Report: New test for breast cancer

Aug 03, 2006

An international research group led by Professor Jasminka Godovac-Zimmermann, UCL Medicine, has developed an ultra-sensitive blood test for breast cancer that could help to detect cancer at a very early stage and improve screening for the disease in younger women, for whom mammography is less sensitive.

The group, which also included scientists from the University of Pennsylvania, the University of Pittsburgh and BioTraces, Inc, a company based in Herndon, Virginia, developed an immunoassay that was 200–1,000 times more sensitive than existing tests, according to their report in the latest issue of the American Chemical Society’s Journal of Proteome Research.

In ‘High-sensitivity blood-based detection of breast cancer by multi-photon detection diagnostic proteomics’, the group gives details of tests on 250 breast cancer patients and 95 controls. The results showed that the test had sensitivity and specificity of about 95 per cent. This high figure is an important consideration in determining the false-positive and false-negative results of a diagnostic test.

Breast cancer originates in epithelial (surface) cells, and the researchers cited pilot studies suggesting that the test could also work for other epithelial cancers, such as prostate cancer, ovarian cancer and melanoma.

Professor Godovac-Zimmermann said: “Our pilot studies show that using blood samples, breast cancer and several other types of epithelial cancers can be detected with much better sensitivity and specificity. This may allow new, less intrusive, safer and much less expensive approaches for the early diagnosis of cancer, for distinguishing malignant and benign cancers, and for monitoring cancer therapy.”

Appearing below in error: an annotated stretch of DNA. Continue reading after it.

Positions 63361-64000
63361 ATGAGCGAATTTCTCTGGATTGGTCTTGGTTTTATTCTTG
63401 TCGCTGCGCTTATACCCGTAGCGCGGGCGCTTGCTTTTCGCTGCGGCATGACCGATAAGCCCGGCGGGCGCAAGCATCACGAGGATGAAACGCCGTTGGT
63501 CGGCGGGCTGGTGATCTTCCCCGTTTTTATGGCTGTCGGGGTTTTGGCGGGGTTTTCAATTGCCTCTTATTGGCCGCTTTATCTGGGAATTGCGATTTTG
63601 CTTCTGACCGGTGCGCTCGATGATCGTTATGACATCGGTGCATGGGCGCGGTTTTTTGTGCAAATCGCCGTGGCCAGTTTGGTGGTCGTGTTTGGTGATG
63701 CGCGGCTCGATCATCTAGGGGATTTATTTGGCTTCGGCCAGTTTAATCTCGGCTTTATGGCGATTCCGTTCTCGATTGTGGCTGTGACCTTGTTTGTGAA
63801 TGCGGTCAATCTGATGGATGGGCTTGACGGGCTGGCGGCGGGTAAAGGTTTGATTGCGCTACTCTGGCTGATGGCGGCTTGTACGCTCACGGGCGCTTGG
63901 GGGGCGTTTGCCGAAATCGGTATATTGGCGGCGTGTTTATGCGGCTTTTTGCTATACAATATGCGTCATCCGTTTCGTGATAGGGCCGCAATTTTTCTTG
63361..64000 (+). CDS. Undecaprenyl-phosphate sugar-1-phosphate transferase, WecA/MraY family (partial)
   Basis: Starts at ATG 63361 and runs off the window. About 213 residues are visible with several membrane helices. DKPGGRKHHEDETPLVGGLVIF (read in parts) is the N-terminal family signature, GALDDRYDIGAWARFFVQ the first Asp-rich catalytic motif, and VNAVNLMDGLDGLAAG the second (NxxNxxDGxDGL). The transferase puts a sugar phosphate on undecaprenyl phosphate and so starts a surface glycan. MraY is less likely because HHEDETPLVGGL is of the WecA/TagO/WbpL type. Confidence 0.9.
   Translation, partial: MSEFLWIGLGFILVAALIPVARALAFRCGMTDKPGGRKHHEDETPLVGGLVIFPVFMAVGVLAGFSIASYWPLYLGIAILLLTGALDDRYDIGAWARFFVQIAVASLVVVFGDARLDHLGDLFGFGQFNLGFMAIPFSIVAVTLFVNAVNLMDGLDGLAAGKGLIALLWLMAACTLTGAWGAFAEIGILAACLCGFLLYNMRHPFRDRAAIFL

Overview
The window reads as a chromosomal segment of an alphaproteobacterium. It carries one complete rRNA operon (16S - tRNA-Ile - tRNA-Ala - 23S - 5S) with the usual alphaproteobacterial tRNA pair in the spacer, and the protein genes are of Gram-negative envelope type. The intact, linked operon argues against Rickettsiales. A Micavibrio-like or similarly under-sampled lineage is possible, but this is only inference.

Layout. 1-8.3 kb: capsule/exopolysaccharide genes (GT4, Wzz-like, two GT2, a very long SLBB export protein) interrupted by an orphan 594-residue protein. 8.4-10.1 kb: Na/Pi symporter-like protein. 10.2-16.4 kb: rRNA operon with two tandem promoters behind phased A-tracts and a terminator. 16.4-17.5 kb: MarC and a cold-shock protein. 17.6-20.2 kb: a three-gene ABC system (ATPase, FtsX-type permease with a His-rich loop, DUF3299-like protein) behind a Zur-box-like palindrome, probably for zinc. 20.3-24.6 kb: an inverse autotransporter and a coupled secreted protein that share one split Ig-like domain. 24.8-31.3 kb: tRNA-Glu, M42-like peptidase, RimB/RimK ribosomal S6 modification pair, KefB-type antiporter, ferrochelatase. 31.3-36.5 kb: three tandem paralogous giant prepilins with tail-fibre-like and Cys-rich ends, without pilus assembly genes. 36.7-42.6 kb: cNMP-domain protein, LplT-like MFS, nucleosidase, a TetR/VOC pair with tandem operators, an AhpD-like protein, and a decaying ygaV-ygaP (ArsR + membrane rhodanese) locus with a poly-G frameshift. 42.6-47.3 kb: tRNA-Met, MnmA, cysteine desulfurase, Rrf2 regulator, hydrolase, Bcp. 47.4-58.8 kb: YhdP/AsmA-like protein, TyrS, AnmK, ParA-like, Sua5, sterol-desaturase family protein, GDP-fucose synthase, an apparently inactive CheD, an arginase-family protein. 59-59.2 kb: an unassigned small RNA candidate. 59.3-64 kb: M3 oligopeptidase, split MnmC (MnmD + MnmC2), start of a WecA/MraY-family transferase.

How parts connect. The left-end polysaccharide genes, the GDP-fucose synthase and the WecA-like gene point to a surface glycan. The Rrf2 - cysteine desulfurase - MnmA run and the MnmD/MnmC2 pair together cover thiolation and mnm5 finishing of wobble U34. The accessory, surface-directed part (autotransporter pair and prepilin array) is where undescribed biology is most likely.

Source: University College London

Explore further: 12 states now reporting severe respiratory illness that targets kids

add to favorites email to friend print save as pdf

Related Stories

Team makes scientific history with new cellular connection

11 hours ago

Researchers led by Dr. Helen McNeill at the Lunenfeld-Tanenbaum Research Institute have revealed an exciting and unusual biochemical connection. Their discovery has implications for diseases linked to mitochondria, ...

What I learned from debating science with trolls

Aug 20, 2014

I often like to discuss science online and I'm also rather partial to topics that promote lively discussion, such as climate change, crime statistics and (perhaps surprisingly) the big bang. This inevitably ...

Inside the cell, an ocean of buffeting waves

Aug 14, 2014

Conventional wisdom holds that the cytoplasm of mammalian cells is a viscous fluid, with organelles and proteins suspended within it, jiggling against one another and drifting at random. However, a new biophysical ...

Recommended for you

User comments : 0